In preparation for my health sector presentation next week, I decided to examine how ICTs can be used to improve health in a developing country. But since I have already done a blog post on the Cariopad in Cameroon, a front office technology, I will focus on the back office application of ICTs to improve health system management in Tanzania. “Back office applications,” says Richard Heeks, “help better planning, decision-making, and management” (Heeks ICT Manifesto 2005). After writing my national ICT policy analysis, I learned that healthcare affordability for the patient alone doesn’t improve the overall level of health of a country. The affordability and efficiency of health systems for doctors and hospitals to treat more people at higher quality improves the overall development of the health sector in the long term. For this reason, I will focus on health management information systems in Tanzania.
There have been many ICT health-focused initiatives in Tanzania since the Ministry of Health and Social Welfare (MoHSW) proposed a strengthening of the country’s health information systems (HMIS) in 2000. Two such initiatives, Telemedicine, and eRCH4BC, are examples of how technology can be used to increase communication between doctors and community health workers to treat patients with severe cases who reside in places far from specialists or high quality health care.
Telemedicine in Tanzania enables doctors in remote areas to consult specialized doctors with healthcare expertise and resources in the cities for better diagnoses. “People who can afford it come to cities for their health care in huge numbers and at enormous cost. Telemedicine is beneficial for patients, because they can get specialist consultations and treatment in their own hospital.” Doctors are able to exchange medical data, still images, x-rays, live video and audio over the Internet to a panel of expert doctors in cities. Within a short period of time, they come up with the results and tell the rural doctors what to do. Dr. John Materu of Kibosho Hospital says, “Referral is easier when you can tell the patient the advice that you have got from a specialist-doctor on the right treatment” (IICD video). In terms of efficiency and cost-effectiveness, Telemedicine has the power to transform health development by cutting costs for patients and extending the knowledge of specialists. It seems to be financially sustainable since the Internet-based software is free and training manuals are easily adopted online or through visits from Telemed training institutions. My concerns about the project are the privacy and safety of patients’ information since it is discussed online by a panel of doctors. Also, if the Internet is down for an extended period while someone is in critical condition, there should be a back-up method of communication that doesn’t rely on Internet. Since the project has been able to push funding past their two-year pilot into Phase 2, hospitals are asked to provide funding from their own resources, which also could be a hindrance. Overall though, I am optimistic that Telemedicine is the key to improving HMIS and patient health care in remote areas.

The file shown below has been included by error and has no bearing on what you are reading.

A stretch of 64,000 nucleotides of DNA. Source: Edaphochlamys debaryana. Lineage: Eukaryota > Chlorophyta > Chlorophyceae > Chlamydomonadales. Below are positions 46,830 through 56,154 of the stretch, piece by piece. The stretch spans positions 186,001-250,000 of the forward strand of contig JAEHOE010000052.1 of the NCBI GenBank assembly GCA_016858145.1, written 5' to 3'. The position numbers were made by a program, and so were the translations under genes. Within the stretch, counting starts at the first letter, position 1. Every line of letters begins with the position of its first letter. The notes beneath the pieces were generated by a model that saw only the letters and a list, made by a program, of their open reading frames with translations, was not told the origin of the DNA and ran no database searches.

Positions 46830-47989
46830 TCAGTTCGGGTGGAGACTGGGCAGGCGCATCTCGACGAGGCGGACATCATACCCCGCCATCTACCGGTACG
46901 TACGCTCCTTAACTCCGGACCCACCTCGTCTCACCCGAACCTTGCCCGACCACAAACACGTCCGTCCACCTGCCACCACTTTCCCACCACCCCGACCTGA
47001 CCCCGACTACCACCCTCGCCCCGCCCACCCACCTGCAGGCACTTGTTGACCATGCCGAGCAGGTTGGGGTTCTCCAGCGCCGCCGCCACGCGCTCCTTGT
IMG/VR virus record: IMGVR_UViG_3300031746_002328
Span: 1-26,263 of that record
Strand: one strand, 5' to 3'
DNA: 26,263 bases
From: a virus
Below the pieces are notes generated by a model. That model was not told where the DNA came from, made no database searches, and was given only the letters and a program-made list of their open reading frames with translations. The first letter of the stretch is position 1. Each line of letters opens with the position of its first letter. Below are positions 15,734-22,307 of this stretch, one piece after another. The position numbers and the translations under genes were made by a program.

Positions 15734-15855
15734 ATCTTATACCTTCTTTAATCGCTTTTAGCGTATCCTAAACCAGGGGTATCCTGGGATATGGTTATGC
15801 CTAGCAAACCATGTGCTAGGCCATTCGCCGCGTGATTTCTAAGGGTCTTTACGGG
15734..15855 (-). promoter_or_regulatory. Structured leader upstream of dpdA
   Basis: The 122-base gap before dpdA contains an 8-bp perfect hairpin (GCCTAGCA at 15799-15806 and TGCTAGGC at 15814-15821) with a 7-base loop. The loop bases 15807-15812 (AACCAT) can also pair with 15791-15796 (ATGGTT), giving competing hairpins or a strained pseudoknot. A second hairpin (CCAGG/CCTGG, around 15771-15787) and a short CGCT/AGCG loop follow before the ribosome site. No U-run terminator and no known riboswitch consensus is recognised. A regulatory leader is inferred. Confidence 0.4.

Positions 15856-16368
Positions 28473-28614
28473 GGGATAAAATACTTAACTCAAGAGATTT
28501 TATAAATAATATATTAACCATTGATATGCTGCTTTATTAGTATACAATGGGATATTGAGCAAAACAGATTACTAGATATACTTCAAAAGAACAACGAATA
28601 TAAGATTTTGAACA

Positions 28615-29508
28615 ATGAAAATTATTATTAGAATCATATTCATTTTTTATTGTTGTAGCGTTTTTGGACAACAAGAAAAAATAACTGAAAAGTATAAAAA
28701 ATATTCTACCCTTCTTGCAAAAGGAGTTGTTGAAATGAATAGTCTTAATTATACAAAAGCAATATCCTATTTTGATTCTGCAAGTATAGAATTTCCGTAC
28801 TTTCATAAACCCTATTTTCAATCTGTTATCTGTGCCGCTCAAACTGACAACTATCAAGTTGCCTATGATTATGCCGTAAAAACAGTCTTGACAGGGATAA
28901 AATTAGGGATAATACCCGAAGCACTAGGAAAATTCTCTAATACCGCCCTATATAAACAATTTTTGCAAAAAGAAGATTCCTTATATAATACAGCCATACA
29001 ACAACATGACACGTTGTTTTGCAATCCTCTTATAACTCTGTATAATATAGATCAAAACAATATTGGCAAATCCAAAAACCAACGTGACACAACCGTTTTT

Since I provided a comprehensive review of Telemedicine, I will go into less detail with the second health-focused ICT initiative. “eRCH for better care” was a joint pilot project between Spider and ITIDO from 2011 from 2012 with the objective of improving reproductive and child healthcare systems through ICT intervention in the Rufiji district of Tanzania. Amongst other RCH challenges, e-RCH4B aimed to solve the lack of antenatal check ups and lack of support for community health care workers (CHWs) in rural areas. To solve the former, an electronic record keeping system with both mother and child’s health data made check-ups easier and enabled data transfer data between facilities upon referrals. For the latter, eRCH4BC provided CHWs in with “Tele-maternal,” like to telemedicine but only for mothers, to identify danger signs of women and children “so CHWs can advise them to go to nearby health facilities for more professional care.” It is significant that civil society recognized the lack of formal education that CHWs have to provide new and expecting mothers accurate diagnoses. I hope the Tanzanian government will catch on too. Although Spider has not yet released the project’s evaluation, I am glad to see initiatives addressing fatalities that could be prevented with ICTs.